LYNCHBURG, Va. — The
president of Liberty Baptist Theological Seminary has apologized for calling
the head of the Southern Baptist Convention’s (SBC) International Mission Board
(IMB) a liar, saying he got carried away in an interview while criticizing a
mission strategy used to evangelize Muslims.
In a Feb. 24 podcast on the
SBC Today web
site, Ergun Caner, a former Muslim turned Southern Baptist who has
written extensively labeling Islam a false religion, defended earlier
statements critical of a strategy called the Camel Method.
The method uses verses from
the Quran to convince Muslims that what the Christian Bible says about Jesus is
true. Caner said that is like using the Book of Mormon as a bridge to someone
in the Church of Jesus Christ of Latter-day Saints.
But Caner said he “became an
idiot” and “stepped over the line” in a Feb. 3 SBC Today podcast with comments picked
up by other media accusing IMB President Jerry Rankin of lying by
allowing missionaries to use the method in engaging church-planting movements
in the Muslim world.
“I believe that the Camel is
lying,” Caner reiterated in the new podcast interview. “It assumes the
ignorance of a Muslim by saying, ‘Oh, you believe Allah? I believe in Allah.’
That’s one of my ethical issues with the Camel. I think it’s based on
“And then the idiot opens
his mouth and says, ‘Do I believe it’s lying?’” he continued, quoting his
previous words. “Sure. Do I believe that Jerry Rankin is lying? Yes.”
“And so what happens is, in
one fell swoop I cast aspersion on a brother, and given the last few days I’ve
discovered that’s not the biblical thing to do,” Caner said.
Caner said he acknowledged
his mistake before students in a chapel service at Liberty Theological Seminary
and in a letter of apology sent directly to Rankin.
“If you’re dumb enough to
say something like that, you’ve got to be man enough to own up to it,” he said.
“What does it mean to call somebody a liar? You’re questioning their motives.”
Caner said one reason he is
going public with his apology is to separate his criticism of the Camel Method
from his statement about Rankin.
“I don’t want to confuse the
Camel issue — which I believe is absolutely based on deception — and opening my
stupid mouth and sinning against a brother,” he said. “I don’t know Dr. Rankin’s
motives, and I don’t know why he would believe the Camel is usable, but you
certainly shouldn’t say something like that.”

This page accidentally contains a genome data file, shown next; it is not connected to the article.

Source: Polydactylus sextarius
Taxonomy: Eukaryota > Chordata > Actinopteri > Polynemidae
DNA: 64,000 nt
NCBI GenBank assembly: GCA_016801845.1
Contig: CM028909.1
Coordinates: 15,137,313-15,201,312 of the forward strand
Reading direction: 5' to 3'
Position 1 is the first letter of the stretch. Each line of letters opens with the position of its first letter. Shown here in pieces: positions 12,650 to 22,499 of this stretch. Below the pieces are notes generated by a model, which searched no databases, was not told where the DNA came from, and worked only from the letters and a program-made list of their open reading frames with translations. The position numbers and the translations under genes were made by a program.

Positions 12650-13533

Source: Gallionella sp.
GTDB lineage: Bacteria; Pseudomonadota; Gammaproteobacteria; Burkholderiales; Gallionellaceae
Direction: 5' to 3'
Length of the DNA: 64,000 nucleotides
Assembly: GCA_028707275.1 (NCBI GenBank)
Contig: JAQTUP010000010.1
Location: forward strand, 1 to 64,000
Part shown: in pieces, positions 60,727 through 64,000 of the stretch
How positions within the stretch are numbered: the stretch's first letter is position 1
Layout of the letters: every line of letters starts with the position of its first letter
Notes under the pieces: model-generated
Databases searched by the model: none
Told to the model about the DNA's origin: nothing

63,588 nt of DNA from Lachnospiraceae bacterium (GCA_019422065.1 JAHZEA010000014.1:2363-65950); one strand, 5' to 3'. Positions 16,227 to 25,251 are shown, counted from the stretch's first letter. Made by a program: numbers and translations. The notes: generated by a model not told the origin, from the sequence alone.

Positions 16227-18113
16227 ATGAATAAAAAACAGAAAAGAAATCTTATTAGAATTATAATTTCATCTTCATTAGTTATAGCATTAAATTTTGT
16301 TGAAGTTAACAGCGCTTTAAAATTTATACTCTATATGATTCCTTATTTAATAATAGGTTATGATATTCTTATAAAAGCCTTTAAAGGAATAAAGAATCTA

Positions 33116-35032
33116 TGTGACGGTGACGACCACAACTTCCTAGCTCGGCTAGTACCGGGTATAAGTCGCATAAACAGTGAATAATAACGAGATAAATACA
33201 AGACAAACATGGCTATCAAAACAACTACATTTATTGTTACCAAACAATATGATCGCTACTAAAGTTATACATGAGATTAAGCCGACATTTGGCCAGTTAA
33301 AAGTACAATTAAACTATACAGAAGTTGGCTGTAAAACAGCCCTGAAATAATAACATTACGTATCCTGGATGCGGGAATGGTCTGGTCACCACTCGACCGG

Caner said he isn’t opposed
to using “Allah” as a title for God when discussing the gospel in Arabic, but
it should be clear from the outset that the God of the Bible is not the same
being that Muslims believe is revealed in the Quran.
“I think you can use the
Quran (for witnessing), just like you can use a Rolling Stones lyric,” Caner
said. “The problem comes when you say the Rolling Stones are as inspired as the
Caner said the Camel Method,
developed by a Southern Baptist missionary who adapted it from mission strategy
already in use in places where large numbers of Muslims are converting to
Christianity, “assumes that the Quran is partially correct” and acts as “a
valid bridge” toward understanding God.
“I would argue that it’s not
a valid bridge,” Caner said. “I don’t think it’s a good bridge for anything. I
think you begin by proclaiming Jesus. What did Paul say? He said ‘I preach
Christ and him crucified,’ and the Quran is explicit that Jesus wasn’t
David Garrison, global
strategist for evangelical advance at the International Mission Board, said in
on The Christian Post web site that he thinks most criticism of the Camel
Method is based on confusion about how it actually works.
Garrison said the method is
very explicit about not using deception, and that if a Muslim asks a missionary
using the method if he or she is a Muslim, the correct way to respond is, “No,
I’m a Christian who loves Muslims.”
Garrison said he has used
the method many times.
“One of the first questions that Muslims will often ask
you if you do get into a conversation with them is, ‘Have you read the Quran?’”
“And when you can say, ‘Yeah, I’ve been reading the Quran,’ it is easy
and natural to follow-up with ‘Have you read the Injil?’ which is the New
Proponents of the Camel
Method say it is similar to the Apostle Paul’s conversation with Epicurean and
Stoic philosophers on Mars Hill in Acts
Noticing a city full of idols, Paul acknowledges the Athenians are
very religious and then appeals to a particular altar inscribed, “TO AN UNKNOWN
GOD,” which he tells them is the Lord of heaven and Earth that they already
worship in ignorance.
But Caner said there is an
important distinction between Paul’s appeal to an unknown god and telling a
Muslim that God and Allah are one in the same.
“He doesn’t use any of the
gods that they have named,” Caner said, “because, goodness gracious, if you do,
now you’re in an area of syncretism, which is confusing the two gods.”
Caner pointed to recent news
coming out of Malaysia, where Muslims have taken Christians to court over the
issue of using Allah to describe the Christian God.
“You cannot use Allah; that
is our name for our God,” he quoted the Muslims as saying. “So even the Muslim
scholars, even the Muslim leaders — the imams and the leadership — even they
know that word is exclusive for the Muslim world.”
(EDITOR’S NOTE — Allen is
senior writer for Associated Baptist Press.)